At first, it appeared that the erbium laser might replace the CO2 laser because of the faster healing and shorter recovery time. However, precisely because there is less thermal effect on the deeper dermal layers of the skin, there is less collagen shrinkage and therefore less skin tightening and wrinkle improvement. The CO2 laser is not obsolete after all.
For over a decade now, the erbium laser and the judicious use of the CO2 laser have allowed me to obtain results not previously possible. I tend to use the erbium laser in younger patients and those with darker skin coloring. Patients of color and younger people tend to have less severe wrinkles. Undesirable pigment changes are avoided.
White people tend to wrinkle more. Because there is less melanin in the skin, there is less risk of hyperpigmentation. In older Caucasians, both lasers may be used to take advantage of the advantages of each laser. The CO2 laser is used for the deeper lines around the mouth, crow's feet, and lower forehead. The erbium laser is used to treat the less-wrinkled cheeks. This combination avoids the unwelcome demarcation line that a CO2 laser can leave along the jawline.
"Non-ablative" lasers were introduced to stimulate underlying collagen without removing ("ablating") the skin surface, thereby avoiding oozing and speeding recovery. This is a laudable goal. However, I've tried some of them and the results are underwhelming. It doesn't matter if the recovery is quick if the treatment does not work. Because of the apparent lack of effectiveness, non-ablative lasers didn't catch on. As it turned out, no amount of marketing claims can compensate for mediocre results.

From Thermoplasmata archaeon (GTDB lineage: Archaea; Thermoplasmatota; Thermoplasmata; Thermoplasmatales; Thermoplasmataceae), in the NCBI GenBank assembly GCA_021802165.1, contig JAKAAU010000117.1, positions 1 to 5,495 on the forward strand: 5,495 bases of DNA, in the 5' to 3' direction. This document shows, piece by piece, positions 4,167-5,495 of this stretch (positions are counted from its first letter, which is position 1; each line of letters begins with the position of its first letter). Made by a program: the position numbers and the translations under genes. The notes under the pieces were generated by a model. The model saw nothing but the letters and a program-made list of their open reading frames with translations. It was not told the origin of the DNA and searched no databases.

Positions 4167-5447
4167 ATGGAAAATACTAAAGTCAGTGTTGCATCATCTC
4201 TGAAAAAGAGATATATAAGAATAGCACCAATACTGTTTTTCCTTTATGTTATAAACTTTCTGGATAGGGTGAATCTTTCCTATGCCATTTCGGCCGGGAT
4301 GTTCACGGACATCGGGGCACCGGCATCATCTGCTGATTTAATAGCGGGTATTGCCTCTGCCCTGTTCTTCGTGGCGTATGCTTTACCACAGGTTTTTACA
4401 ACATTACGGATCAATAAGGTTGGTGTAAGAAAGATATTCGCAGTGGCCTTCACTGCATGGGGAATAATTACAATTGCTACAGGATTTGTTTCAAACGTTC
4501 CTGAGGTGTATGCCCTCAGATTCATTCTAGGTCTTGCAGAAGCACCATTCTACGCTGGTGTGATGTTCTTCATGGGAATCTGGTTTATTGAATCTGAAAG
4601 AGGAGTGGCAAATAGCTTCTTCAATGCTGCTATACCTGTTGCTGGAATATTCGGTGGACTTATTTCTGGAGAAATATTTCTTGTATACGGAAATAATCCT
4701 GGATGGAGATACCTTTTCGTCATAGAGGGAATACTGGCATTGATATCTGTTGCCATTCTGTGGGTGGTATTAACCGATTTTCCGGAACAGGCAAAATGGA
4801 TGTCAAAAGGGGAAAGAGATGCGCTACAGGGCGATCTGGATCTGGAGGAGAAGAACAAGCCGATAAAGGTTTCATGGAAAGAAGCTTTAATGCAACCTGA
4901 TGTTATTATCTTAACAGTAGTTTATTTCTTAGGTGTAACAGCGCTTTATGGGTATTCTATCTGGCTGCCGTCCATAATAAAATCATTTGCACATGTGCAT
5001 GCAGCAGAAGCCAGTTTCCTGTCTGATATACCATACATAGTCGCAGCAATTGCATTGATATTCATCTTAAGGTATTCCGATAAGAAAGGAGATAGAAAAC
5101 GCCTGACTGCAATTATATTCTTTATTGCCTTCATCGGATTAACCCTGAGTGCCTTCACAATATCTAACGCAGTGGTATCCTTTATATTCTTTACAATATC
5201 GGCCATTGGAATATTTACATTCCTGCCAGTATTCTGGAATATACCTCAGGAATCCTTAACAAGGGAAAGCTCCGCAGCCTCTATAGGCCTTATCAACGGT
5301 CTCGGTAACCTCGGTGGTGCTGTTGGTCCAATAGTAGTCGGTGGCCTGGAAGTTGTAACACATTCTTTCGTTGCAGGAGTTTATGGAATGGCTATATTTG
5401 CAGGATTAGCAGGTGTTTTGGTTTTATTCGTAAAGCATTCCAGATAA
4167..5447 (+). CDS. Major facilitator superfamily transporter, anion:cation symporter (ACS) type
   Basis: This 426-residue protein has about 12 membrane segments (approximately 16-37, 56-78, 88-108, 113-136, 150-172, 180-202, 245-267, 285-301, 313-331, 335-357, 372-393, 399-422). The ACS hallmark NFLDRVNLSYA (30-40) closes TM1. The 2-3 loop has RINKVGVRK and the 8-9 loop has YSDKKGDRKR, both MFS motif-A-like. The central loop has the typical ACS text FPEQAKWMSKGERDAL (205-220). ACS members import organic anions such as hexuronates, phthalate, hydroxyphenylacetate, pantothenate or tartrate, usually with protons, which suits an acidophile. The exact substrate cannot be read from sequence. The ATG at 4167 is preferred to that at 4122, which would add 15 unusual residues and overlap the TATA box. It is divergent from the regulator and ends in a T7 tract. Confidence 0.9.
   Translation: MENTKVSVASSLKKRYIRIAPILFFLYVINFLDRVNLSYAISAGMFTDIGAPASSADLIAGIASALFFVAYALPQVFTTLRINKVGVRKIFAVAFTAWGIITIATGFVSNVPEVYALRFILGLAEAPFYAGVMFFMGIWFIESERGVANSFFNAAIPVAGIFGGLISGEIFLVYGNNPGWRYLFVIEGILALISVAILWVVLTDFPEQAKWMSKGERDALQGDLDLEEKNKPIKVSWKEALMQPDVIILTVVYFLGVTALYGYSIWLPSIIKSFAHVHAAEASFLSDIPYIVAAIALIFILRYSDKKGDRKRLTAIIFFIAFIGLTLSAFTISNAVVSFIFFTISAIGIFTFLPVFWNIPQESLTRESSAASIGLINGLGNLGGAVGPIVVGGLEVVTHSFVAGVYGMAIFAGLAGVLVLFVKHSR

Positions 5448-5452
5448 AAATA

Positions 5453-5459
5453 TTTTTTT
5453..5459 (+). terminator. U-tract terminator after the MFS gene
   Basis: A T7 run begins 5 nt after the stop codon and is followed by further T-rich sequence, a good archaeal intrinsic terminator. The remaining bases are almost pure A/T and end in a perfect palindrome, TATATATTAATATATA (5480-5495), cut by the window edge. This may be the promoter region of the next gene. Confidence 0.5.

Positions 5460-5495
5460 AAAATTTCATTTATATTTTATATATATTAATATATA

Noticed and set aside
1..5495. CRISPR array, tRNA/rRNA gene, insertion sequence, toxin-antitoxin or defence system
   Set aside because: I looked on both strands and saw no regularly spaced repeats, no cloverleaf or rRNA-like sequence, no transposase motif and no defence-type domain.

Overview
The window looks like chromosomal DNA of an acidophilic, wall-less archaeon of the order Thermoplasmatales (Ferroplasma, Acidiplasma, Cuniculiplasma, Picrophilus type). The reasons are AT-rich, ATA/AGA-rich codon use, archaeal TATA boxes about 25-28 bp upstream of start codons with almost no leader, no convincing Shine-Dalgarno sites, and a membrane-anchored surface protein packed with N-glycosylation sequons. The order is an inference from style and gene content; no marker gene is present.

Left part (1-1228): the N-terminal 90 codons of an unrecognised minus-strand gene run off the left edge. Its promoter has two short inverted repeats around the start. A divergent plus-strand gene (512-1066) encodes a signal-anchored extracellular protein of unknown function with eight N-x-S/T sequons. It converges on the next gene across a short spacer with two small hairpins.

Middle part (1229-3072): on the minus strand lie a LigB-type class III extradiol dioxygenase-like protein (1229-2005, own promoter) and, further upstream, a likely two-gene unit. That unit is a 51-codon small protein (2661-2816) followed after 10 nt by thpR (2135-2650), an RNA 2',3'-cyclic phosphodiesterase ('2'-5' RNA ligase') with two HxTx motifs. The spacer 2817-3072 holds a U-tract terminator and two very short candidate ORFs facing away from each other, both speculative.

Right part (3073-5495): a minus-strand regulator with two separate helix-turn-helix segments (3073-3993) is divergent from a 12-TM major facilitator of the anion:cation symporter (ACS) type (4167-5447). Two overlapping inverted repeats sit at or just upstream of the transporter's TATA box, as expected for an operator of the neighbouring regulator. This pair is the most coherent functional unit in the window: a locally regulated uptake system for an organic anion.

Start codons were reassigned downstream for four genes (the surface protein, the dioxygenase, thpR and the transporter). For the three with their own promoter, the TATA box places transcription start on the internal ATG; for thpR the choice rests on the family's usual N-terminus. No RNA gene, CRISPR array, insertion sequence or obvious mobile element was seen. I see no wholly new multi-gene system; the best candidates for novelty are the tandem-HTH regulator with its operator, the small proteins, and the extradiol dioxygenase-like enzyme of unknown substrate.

Similarly, "fractionated" laser treatments attempt to achieve the results of an ablative laser treatment without the recovery time. The laser makes uniform patterns of tiny holes in the skin, preserving bridges of untreated skin between the holes. The energy is transmitted to the deeper skin layers, where the collagen may be heated, causing tightening but preserving intervening skin. This is an attempt to have our cake (skin tightening) and eat it too (minimal recovery).
Despite an intriguing concept, that looks great on the drawing board, the original "Fraxel® (fractionated laser) treatments did not seem to be very effective, probably due to inadequate heating of the deep layers. Perhaps the fractionated concept was the right idea, but not the right wavelength. The fractionated CO2 laser provides greater heating of the tissues ("thermal coagulation") and is a more promising idea that is presently being evaluated.
Making a Decision about Laser Treatments
Many patients are willing to accept a reasonable "down time" provided they get results. This is particularly true for patients who are having other procedures such as blepharoplasties (eye lid rejuvenation) or facelifts, who have prepared to be off work for a couple of weeks anyway.
- A litmus test for incorporation of a technique in my practice is that I have to be able to tell the "before" pictures from the "after" pictures. It is not rewarding for the physician or the patient for the post-procedure reaction to be: "I don't see a difference." You'd think this would be obvious, but there are long lists of treatments with results that are marginally effective at best.